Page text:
The Southern Debate over Slavery
Volume 2: Petitions to Southern County Courts, 1775-1867
Slavery and southern society as documented in individual petitions
An incomparably rich source of period information, the second volume of The Southern Debate over Slavery offers a representative and extraordinary selection from thousands of petitions about issues of race and slavery that southerners submitted to county courts between the American Revolution and the Civil War.
These petitions, filed by slaveholders and nonslaveholders, slaves and free blacks, women and men, abolitionists and staunch defenders of slavery, constitute a uniquely important primary source. Unlike the many reminiscences and autobiographies of the period, the petitions record with great immediacy and minute detail the dynamics, common understandings, and legal restrictions that shaped southern society.
Arranged chronologically, their original spelling and idiosyncratic phraseology intact, the documents reveal the grim and brutal nature of human bondage, the fears of whites who lived among large concentrations of slaves, and the workings of the complicated legal system designed to control them. They tell of the yearning of bondspeople to gain freedom, the attitudes of freed blacks forced to leave the South, and efforts to overcome harsh and restrictive laws. They also underscore the unique situation of free women of color and the reliance of manumitted blacks on former owners for protection, travel passes, guardianship papers, and reference letters.
Astonishingly intimate and frank, The Southern Debate over Slavery illuminates how slavery penetrated nearly every aspect of southern life and how various groups of southerners responded to the difficulties of living in a slave society.
"Schweninger has compiled another extraordinary volume of primary source documents revealing the scope and details of the experience of slavery in the US South. . . . Highly recommended."--Choice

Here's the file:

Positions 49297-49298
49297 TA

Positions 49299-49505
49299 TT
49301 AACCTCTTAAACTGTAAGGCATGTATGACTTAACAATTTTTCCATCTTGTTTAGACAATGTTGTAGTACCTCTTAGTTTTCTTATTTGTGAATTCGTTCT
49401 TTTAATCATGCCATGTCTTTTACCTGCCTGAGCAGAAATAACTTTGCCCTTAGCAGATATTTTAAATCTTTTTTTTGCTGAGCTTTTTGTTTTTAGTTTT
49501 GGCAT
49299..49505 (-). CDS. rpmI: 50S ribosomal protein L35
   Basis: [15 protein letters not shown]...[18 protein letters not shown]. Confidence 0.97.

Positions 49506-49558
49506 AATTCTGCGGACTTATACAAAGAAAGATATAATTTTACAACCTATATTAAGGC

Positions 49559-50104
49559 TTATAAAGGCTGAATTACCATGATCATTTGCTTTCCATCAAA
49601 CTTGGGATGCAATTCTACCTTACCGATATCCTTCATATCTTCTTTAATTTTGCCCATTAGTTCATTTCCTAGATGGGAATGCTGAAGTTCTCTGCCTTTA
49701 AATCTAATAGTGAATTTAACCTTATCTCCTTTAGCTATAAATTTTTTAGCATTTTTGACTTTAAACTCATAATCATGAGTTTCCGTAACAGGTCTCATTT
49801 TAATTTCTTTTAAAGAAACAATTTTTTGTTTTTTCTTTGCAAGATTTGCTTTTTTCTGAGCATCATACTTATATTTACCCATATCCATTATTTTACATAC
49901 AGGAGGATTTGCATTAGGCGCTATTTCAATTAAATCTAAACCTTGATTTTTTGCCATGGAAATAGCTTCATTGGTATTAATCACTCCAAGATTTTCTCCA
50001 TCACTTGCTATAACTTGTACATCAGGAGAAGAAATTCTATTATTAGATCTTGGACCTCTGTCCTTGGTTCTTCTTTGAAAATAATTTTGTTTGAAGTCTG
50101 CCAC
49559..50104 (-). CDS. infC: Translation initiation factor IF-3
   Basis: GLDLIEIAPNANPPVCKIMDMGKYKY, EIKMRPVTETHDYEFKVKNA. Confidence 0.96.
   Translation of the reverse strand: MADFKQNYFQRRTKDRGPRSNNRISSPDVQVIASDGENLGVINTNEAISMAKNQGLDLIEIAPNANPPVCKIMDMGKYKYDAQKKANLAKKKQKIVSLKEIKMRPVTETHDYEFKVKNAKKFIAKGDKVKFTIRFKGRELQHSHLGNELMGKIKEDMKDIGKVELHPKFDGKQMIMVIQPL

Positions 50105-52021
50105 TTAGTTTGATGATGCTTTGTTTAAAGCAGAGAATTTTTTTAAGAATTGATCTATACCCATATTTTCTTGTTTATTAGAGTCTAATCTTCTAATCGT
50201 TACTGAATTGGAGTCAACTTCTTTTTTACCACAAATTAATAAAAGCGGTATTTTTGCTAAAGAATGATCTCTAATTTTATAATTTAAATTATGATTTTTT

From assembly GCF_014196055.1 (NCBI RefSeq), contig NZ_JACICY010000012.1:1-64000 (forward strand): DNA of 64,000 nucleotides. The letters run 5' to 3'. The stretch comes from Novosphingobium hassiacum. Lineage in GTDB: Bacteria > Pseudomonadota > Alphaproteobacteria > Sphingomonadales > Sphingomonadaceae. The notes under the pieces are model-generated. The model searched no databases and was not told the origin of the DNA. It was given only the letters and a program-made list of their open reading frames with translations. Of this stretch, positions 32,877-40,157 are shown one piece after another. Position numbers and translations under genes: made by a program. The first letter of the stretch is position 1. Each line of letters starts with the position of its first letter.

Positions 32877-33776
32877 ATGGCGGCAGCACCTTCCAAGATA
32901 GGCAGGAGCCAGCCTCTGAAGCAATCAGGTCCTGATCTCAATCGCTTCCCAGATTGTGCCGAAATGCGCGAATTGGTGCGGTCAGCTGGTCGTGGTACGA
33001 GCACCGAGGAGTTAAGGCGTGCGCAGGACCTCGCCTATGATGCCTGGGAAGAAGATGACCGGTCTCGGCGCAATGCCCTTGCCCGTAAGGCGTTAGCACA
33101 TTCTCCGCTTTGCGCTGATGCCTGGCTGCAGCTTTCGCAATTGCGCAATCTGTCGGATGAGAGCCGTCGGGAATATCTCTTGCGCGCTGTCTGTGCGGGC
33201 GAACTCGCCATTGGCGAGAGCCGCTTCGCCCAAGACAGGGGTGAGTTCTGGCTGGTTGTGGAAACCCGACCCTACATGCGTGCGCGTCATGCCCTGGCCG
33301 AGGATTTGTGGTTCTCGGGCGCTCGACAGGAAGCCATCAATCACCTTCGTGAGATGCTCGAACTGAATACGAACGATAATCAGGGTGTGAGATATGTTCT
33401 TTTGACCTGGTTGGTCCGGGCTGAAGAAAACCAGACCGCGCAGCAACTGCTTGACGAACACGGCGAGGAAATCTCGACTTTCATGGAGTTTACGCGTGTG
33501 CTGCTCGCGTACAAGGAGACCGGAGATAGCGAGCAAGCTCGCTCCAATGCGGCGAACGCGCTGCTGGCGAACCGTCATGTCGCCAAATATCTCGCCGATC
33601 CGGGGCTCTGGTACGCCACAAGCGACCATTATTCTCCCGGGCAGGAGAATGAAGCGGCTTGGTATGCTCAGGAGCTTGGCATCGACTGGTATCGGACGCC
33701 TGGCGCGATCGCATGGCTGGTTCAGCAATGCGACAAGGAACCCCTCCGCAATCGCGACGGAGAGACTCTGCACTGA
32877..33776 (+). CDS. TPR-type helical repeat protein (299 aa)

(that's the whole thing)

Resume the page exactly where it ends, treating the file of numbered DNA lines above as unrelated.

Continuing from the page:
“The documents reveal a number of complicated truths about the system of slavery. . . . Useful material for both lectures and discussions, the petitions collected here will serve as a valuable teaching resource.”--The Journal of Southern History
"For serious scholars of both American slavery and pre-Civil War America this volume is essential."--H-CivWar
"A terrific addition to our knowledge about slavery."--The North Carolina Historical Review
"Documentary history at its best, one that is certain to expand and revise our understanding of the critical role of race and slavery in defining the South and indeed the nation. Far more successfully than any other work, The Southern Debate over Slavery provides an inside view of how the slave system in the antebellum South actually worked and demonstrates the extraordinary degree to which it pervaded and shaped the society and thought of the region."--Willard B. Gatewood, author of Aristocrats of Color: The Black Elite and Preachers, Pedagogues and Politicians: The Evolution Controversy in North Carolina, 1920-1927
"I don't know of another source that provides students with a better sense of the complexity and texture of antebellum race relations and the on-the-ground operation of the institution of slavery. Schweninger has produced a second volume drawn from county court records, which has the same eye-opening, and eye-popping, qualities of the first volume. Indeed, because the county court records are even less accessible and have never been mined systematically, their significance is all the greater both for beginning students and senior scholars."--Ira Berlin, author of Generations of Captivity: A History of Slaves in the United States
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Volume 1: Petitions to Southern Legislatures, 1778-1864
Edited by Loren Schweninger
Edited by Brycchan Carey and Geoffrey Plank
The Intellectual Thought of Race Women
Brittney C. Cooper
An Appalachian Story
Cicero M. Fain III
Nazera Sadiq Wright
Boxing and the Battle for Black Manhood, 1880-1915
Edited by Gayle Murchison
Racism, Repression, and Resistance in the Midwest
Brent M. S. Campney
Racist Violence in Kansas, 1861-1927
Brent M. S. Campney
Edited by Jennifer F. Hamer